Local testing of OpenStack Grafana dashboard changes

2021 update

Since this article still gets some views, I wanted to highlight a new method to run Grafana locally as a podman container. The steps are detailed in the official documentation for system-config and are easier/faster than this legacy method.

Now for the curious people, here is how I did it a few years ago:

Original article

OpenStack has a Grafana dashboard with infrastructure metrics, including CI jobs history (failure rate, …). These dashboards are configured via YML files, hosted in the project-config repo, with the help of grafyaml.

As a part of the Neutron stadium, projects like networking-sfc are expected to have a working grafana dashboard for failure rates in gates. I updated the configuration file for networking-sfc recently, but wanted to locally test these changes before sending them for review.

Documentation mentions the steps with the help of puppet, but I wanted to try and configure a local test server. Here are my notes on the process!

Installing the Grafana server

I run this on a Centos 7 VM, with some of the usual development packages already installed (git, gcc, python, pip, …). Some steps will be distribution-specific, like grafana install here.

Follow Grafana install documentation,  by creating the repository file /etc/yum.repos.d/grafana.repo with the following content:


And then install the package
[root@grafana ~]# yum install grafana

Then start the server:
[root@grafana ~]# systemctl start grafana-server
(optionally, run “systemctl enable grafana-server” if you want it to start at boot)
And check that you can connect to http://${SERVER_IP}:3000, the default login password is admin / admin

Install and configure grafyaml

Seeing the main dashboard? Good, now open the API keys menu, and generate a key with Admin role (required as we will change the data source).

Now install grafyaml via pip (some distributions have a package for it, but not Centos):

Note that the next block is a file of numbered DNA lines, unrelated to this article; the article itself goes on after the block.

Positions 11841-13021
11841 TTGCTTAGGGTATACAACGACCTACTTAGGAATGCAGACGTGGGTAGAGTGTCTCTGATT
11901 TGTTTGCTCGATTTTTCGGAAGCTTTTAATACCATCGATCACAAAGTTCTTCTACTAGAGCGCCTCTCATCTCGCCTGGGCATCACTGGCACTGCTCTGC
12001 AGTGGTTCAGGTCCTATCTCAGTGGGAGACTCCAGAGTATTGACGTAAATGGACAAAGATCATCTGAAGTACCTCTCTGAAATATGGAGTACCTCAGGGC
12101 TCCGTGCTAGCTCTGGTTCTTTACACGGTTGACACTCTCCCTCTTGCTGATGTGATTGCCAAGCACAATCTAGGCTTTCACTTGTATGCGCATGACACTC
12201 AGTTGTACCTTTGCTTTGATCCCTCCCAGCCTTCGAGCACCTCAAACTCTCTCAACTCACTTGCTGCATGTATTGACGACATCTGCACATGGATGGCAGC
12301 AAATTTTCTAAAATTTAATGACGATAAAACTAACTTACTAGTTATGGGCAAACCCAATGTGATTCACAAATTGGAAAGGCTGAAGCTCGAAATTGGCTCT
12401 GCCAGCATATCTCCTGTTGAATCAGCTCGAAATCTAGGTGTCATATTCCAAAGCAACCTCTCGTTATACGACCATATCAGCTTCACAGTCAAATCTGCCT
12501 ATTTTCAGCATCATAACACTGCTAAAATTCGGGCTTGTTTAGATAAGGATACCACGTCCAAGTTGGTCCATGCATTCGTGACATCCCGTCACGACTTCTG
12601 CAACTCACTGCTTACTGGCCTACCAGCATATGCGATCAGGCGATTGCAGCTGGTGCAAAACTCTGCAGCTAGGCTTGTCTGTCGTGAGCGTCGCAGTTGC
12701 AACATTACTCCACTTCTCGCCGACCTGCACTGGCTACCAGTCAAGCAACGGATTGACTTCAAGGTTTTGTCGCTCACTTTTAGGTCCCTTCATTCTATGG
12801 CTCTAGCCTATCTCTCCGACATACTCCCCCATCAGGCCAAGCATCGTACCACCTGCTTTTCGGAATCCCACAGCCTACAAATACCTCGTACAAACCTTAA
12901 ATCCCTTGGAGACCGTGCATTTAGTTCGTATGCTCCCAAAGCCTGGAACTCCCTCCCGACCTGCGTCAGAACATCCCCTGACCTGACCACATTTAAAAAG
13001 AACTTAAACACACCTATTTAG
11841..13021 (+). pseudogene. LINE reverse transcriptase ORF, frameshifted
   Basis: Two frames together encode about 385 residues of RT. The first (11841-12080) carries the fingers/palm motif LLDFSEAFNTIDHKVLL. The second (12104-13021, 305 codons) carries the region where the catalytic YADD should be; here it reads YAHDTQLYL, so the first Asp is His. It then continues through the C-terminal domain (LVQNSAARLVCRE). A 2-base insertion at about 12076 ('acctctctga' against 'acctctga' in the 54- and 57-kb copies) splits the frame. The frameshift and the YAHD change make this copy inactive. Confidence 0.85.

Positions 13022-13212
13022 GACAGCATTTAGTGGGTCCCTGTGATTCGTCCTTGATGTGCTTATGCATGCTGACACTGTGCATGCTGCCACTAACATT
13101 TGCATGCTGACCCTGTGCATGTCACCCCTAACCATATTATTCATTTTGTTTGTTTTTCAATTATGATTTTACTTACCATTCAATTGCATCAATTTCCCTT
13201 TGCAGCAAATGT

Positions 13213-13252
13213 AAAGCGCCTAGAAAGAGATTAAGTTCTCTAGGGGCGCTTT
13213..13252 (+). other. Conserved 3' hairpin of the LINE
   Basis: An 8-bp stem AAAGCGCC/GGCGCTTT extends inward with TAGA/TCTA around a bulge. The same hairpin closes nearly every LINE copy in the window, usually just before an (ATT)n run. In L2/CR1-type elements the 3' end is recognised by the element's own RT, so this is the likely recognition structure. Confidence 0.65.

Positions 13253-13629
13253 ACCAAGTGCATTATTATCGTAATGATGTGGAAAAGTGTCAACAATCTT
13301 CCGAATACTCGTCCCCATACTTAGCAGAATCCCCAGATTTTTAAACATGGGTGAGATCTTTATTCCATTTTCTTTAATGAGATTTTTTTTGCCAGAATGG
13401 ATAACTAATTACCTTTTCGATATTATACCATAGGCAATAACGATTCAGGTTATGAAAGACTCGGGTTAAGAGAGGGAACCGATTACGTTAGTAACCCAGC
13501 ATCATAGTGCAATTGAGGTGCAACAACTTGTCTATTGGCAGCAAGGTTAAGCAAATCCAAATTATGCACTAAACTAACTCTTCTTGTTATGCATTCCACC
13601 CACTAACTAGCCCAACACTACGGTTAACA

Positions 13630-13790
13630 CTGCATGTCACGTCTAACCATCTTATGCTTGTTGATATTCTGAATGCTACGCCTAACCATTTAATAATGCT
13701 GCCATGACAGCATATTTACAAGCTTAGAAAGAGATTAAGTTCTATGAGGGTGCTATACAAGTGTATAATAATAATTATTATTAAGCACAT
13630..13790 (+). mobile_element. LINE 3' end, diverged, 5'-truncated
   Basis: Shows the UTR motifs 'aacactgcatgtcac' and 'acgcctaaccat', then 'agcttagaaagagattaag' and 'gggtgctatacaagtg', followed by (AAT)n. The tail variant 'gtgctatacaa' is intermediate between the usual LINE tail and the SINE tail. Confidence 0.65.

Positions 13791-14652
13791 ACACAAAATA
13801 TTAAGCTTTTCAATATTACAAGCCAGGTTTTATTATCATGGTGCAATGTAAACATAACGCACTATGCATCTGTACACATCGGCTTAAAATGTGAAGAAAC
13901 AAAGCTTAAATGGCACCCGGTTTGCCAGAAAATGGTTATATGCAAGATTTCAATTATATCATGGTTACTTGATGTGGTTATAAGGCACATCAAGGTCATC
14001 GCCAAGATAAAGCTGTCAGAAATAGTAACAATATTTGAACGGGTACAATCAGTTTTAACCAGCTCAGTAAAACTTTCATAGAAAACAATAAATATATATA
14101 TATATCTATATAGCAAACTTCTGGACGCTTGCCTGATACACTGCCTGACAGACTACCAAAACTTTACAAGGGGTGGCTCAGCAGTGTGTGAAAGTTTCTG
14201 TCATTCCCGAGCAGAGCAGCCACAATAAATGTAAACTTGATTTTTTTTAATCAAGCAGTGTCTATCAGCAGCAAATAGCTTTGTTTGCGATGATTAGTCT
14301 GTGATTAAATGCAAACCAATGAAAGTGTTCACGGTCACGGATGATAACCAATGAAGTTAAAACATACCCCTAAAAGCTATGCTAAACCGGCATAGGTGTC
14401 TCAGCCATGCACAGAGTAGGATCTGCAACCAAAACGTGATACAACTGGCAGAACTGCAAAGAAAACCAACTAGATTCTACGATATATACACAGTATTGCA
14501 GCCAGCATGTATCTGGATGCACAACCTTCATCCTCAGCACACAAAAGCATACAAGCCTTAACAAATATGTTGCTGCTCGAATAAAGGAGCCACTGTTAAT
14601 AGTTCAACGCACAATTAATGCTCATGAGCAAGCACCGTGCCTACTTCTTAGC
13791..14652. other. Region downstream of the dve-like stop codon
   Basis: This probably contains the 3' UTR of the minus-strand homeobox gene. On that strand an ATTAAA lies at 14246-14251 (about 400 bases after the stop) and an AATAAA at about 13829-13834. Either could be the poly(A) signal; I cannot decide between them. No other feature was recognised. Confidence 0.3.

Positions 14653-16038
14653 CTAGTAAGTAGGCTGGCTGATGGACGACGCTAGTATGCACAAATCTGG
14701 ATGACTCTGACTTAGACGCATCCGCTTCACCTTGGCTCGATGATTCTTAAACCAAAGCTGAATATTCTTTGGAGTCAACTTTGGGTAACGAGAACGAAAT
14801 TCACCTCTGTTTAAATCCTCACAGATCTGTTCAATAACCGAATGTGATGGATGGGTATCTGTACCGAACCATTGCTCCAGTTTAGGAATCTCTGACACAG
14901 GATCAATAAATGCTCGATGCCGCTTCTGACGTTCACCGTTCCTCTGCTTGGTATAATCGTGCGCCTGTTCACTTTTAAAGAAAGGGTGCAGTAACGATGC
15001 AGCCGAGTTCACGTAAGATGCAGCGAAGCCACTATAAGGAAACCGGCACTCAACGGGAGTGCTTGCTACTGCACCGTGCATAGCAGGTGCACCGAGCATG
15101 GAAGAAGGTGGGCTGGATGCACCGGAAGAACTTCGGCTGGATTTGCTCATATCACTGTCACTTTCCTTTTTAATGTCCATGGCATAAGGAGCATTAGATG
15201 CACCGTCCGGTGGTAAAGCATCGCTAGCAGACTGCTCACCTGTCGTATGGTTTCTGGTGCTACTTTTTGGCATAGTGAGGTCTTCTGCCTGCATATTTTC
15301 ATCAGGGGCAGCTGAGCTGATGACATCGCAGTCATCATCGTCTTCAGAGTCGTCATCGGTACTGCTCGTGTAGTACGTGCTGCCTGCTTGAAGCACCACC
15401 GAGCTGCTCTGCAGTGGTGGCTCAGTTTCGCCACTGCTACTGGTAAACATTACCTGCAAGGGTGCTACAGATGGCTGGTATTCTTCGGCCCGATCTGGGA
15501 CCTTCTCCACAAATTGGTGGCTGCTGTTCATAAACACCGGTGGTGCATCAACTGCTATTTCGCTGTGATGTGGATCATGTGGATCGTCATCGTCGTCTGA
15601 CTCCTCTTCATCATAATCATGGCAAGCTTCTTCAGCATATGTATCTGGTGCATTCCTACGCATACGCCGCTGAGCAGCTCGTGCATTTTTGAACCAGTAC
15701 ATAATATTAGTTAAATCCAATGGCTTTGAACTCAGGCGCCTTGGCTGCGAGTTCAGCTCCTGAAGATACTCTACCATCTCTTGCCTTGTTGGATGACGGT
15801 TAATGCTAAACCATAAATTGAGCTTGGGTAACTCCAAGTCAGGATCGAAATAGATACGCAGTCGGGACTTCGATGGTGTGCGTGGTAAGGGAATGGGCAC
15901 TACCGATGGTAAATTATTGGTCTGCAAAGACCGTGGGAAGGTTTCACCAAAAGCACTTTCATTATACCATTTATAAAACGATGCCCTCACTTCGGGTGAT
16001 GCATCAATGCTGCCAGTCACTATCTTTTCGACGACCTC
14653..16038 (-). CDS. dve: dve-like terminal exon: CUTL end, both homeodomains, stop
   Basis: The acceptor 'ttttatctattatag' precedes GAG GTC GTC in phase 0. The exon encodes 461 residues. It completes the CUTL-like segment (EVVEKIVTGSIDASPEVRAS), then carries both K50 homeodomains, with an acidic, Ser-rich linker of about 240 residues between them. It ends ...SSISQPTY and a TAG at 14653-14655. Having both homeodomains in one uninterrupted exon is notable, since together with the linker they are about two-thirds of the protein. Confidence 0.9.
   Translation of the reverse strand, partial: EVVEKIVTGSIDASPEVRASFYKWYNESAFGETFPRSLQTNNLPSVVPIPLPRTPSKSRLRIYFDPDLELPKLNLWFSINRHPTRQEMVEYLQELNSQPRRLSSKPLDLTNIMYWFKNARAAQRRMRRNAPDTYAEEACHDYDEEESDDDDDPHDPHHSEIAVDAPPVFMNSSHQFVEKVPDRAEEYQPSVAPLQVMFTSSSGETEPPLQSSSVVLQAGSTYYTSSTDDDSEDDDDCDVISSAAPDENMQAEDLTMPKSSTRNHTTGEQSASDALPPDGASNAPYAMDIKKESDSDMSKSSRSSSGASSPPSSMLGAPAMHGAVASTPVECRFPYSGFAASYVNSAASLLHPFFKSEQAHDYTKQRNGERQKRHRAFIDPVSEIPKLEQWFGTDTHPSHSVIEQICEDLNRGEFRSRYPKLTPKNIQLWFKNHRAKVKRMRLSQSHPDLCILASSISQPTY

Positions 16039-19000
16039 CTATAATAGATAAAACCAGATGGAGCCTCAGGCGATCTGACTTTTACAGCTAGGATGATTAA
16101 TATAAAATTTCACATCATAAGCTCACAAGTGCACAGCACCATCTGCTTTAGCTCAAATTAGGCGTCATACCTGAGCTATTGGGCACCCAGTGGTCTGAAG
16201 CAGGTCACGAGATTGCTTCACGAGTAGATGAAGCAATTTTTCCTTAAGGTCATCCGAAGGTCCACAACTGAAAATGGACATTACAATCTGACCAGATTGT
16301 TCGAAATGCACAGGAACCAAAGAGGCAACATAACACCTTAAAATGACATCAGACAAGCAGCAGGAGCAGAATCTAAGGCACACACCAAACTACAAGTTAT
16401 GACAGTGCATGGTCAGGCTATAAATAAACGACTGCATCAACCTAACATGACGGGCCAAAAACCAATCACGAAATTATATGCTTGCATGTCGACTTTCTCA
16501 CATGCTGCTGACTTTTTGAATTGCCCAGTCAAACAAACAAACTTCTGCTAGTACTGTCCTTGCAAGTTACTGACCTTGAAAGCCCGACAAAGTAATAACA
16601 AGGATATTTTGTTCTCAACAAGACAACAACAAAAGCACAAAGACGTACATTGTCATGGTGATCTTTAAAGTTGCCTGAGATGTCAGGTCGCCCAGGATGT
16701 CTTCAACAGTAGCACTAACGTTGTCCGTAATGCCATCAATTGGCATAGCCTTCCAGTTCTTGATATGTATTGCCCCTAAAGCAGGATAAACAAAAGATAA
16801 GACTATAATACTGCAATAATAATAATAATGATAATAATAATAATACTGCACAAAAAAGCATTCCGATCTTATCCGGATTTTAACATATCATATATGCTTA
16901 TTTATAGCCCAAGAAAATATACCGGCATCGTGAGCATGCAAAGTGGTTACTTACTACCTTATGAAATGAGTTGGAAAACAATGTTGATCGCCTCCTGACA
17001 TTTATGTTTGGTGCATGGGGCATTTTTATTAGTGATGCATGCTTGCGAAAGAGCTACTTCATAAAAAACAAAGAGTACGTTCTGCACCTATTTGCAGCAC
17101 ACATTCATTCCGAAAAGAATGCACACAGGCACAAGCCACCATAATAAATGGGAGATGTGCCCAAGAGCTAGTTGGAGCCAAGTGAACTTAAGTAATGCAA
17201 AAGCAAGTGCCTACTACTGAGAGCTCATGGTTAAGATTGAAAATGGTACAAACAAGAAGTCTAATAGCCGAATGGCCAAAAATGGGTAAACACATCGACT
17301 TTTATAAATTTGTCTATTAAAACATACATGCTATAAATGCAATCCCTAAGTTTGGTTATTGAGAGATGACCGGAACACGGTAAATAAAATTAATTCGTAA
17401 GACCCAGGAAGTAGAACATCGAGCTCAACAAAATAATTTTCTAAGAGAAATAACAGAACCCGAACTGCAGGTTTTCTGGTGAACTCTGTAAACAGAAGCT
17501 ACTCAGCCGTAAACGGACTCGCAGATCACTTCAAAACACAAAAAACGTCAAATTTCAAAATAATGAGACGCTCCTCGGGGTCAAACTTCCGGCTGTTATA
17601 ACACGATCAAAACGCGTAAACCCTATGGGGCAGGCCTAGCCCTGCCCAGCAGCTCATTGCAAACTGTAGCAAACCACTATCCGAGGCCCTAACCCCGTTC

[root@grafana ~]# pip install grafyaml

Create the configuration file /etc/grafyaml/grafyaml.conf with the following content (use the API key you just generated):

url = http://localhost:3000
apikey = generated_admin_key

Configure a dashboard

Now get the current configuration for OpenStack dashboards, and add one of them:
[root@grafana ~]# git clone https://git.openstack.org/openstack-infra/project-config # or sync from your local copy
[root@grafana ~]# grafana-dashboard update project-config/grafana/datasource.yaml
[root@grafana ~]# grafana-dashboard update project-config/grafana/networking-sfc.yaml

The first update command will add the OpenStack graphite datasource, the second one adds the current networking-sfc dashboard (the one I wanted to update in this case).
If everything went fine, refresh the grafana page, you should be able to select the Networking SFC Failure rates dashboard and see the same graphs as on the main site.

Modifying the dashboard

But we did not set up this system just to mimick the existing dashboards, right? Now it’s time to add your modifications to the dashboard YAML file, and test them.

A small tip on metrics names: if you want to be sure “stats_counts.zuul.pipeline.check.job.gate-networking-sfc-python27-db-ubuntu-xenial.FAILURE” is a correct metric, http://graphite.openstack.org is your friend!
This is a web interface to the datasource, and allows you to look for metrics by exact name (Search), with some auto-completion help (Auto-completer), or browsing a full tree (Tree).

Now that you have your metrics, update the YAML file with new entries, then you can validate (the YAML structure only, for metrics names see previous paragraph) and update your grafana dashboard with:
[root@grafana ~]# grafana-dashboard validate project-config/grafana/networking-sfc.yaml
[root@grafana ~]# grafana-dashboard update project-config/grafana/networking-sfc.yaml

Refresh your browser and you can see how your modifications worked out!

Next steps

Remember that this is a simple local test setup (default account, api key with admin privileges, manual configuration, …). This can be used as a base guide for a real grafana/grafyaml server, but the next steps are left as an exercise for the reader!

In the meantime, I found it useful to be able to try and visualize my changes before sending the patch for review.